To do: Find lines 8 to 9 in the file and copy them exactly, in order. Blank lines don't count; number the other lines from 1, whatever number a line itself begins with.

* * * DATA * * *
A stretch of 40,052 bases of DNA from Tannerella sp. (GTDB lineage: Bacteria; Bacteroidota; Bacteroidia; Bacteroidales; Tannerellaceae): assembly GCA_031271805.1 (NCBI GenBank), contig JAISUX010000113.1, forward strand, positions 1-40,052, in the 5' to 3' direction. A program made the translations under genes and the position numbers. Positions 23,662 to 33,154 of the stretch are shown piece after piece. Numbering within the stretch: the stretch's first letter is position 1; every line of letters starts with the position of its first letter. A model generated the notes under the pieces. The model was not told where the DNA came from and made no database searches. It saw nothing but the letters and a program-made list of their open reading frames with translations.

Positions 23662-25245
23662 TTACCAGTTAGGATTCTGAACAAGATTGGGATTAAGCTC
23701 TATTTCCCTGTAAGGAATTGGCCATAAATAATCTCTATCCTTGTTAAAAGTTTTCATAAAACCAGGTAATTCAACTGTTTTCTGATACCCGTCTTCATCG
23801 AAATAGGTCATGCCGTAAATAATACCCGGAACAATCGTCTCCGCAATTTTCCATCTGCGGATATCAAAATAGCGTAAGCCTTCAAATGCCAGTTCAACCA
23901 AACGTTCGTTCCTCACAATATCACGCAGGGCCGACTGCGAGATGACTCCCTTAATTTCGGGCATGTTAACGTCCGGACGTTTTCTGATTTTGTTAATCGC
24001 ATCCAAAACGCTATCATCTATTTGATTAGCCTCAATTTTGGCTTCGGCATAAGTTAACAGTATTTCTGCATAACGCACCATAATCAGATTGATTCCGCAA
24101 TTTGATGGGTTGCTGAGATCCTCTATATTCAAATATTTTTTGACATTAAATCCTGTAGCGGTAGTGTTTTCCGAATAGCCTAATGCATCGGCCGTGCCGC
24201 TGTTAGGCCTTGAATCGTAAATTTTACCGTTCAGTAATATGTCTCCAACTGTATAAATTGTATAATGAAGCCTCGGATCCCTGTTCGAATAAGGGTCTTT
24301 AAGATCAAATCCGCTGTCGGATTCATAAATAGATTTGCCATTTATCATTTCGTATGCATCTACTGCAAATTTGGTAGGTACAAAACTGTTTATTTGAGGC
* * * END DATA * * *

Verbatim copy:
24101 TTTGATGGGTTGCTGAGATCCTCTATATTCAAATATTTTTTGACATTAAATCCTGTAGCGGTAGTGTTTTCCGAATAGCCTAATGCATCGGCCGTGCCGC
24201 TGTTAGGCCTTGAATCGTAAATTTTACCGTTCAGTAATATGTCTCCAACTGTATAAATTGTATAATGAAGCCTCGGATCCCTGTTCGAATAAGGGTCTTT